Ice Dams

They may make for a pretty winter scene, but ice dams are damaging.


Ice dams occur when a snow-covered roof over the attic is warmer than the eaves—the overhang of a roof. If the roof is warm, it will cause the snow to melt and run under snow along the roof. When the melted snow hits the cooler eaves, it freezes. As ice builds up on eaves, it eventually traps water behind it. The water backs up under shingles and finds its way through seams in the building paper and roof decking to enter the attic and living area. Wallpaper, plaster and paint surfaces may be damaged in the process. Fortunately, there are several ways to remedy the problem.

When seepage has already begun.

If you have an immediate problem with ice dams, you should remove the snow from the part of the roof directly above the ice dam. This limits the amount of water that can collect behind the dam.

Remove the snow using a roof rake, hoe or push broom. Roof rakes have long handles that allow you to stay on the ground when clearing a single-story roof. You can purchase them at hardware stores. Avoid using sharp instruments, such as axes, to break channels through the ice. This is likely to cause roof and structure damage.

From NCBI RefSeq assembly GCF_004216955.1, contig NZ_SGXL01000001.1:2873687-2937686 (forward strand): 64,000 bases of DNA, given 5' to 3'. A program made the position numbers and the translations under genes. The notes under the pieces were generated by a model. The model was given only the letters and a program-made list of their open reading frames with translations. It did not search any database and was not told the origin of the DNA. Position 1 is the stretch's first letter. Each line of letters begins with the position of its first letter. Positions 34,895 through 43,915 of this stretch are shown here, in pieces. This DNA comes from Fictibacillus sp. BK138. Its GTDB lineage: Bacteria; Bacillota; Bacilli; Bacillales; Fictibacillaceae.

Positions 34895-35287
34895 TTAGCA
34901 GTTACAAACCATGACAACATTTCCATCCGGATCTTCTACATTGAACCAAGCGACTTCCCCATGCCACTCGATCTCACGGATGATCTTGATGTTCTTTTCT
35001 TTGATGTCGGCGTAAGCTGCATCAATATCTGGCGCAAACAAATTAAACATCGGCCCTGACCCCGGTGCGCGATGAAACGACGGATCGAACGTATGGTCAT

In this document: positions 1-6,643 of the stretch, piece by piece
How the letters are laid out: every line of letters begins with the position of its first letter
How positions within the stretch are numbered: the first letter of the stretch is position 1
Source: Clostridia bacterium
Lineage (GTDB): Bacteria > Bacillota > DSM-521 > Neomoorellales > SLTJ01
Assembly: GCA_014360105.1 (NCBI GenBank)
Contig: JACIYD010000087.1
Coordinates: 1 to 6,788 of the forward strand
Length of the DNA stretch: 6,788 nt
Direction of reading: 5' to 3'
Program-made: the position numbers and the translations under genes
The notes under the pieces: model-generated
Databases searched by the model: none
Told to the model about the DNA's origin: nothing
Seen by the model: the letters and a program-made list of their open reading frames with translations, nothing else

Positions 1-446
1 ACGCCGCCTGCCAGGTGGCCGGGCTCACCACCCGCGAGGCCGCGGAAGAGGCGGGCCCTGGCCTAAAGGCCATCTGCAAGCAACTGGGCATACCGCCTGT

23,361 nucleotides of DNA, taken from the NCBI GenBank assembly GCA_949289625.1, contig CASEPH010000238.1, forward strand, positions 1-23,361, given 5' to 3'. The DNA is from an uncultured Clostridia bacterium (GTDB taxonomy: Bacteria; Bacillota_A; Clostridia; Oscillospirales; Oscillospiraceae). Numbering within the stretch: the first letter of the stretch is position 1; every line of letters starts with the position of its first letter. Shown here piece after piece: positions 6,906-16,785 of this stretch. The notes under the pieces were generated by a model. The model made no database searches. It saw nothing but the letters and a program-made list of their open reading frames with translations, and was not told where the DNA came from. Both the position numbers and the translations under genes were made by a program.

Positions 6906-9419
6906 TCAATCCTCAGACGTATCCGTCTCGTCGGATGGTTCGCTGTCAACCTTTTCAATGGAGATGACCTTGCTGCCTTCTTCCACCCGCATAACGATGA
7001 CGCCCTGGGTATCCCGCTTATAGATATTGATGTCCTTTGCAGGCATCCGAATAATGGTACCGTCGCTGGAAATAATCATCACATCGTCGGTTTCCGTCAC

Preventing ice dams.

A cooler attic area will help decrease problems with ice dams. Here are two ways to keep attics cool:

  • Increase insulation in the attic to at least 14 inches. Also, close any thermal shortcuts—openings that allow air to move from the heated part of the house into the attic. Chases around chimneys, plumbing vents, junction boxes for ceiling light fixtures, attic hatches and ceiling fan mounts are common thermal shortcuts.
  • Create adequate attic ventilation to remove any heat that escapes into the attic. One square foot of free ventilation opening is recommended for every 150 square feet of attic space. Ventilation should be divided between eaves and the house ridge to take advantage of the fact that warm air rises. When installing eave or soffit vents, be sure that the opening is not blocked by insulation. You can do that by installing a cardboard or plastic channel over the insulation lined up with each vent.

attic ventilation










Bob Beisbier, owner of BK Home Inspection, is a Certified Master Home Inspector who has been providing professional and thorough home inspections in southeast Wisconsin for over 12 years. Bob is Infrared certified, DILHR Certified, and provides Home Energy Tune-ups, Environmental Data Reports, Pre-sale Home Inspections and Pre-offer Home Inspections.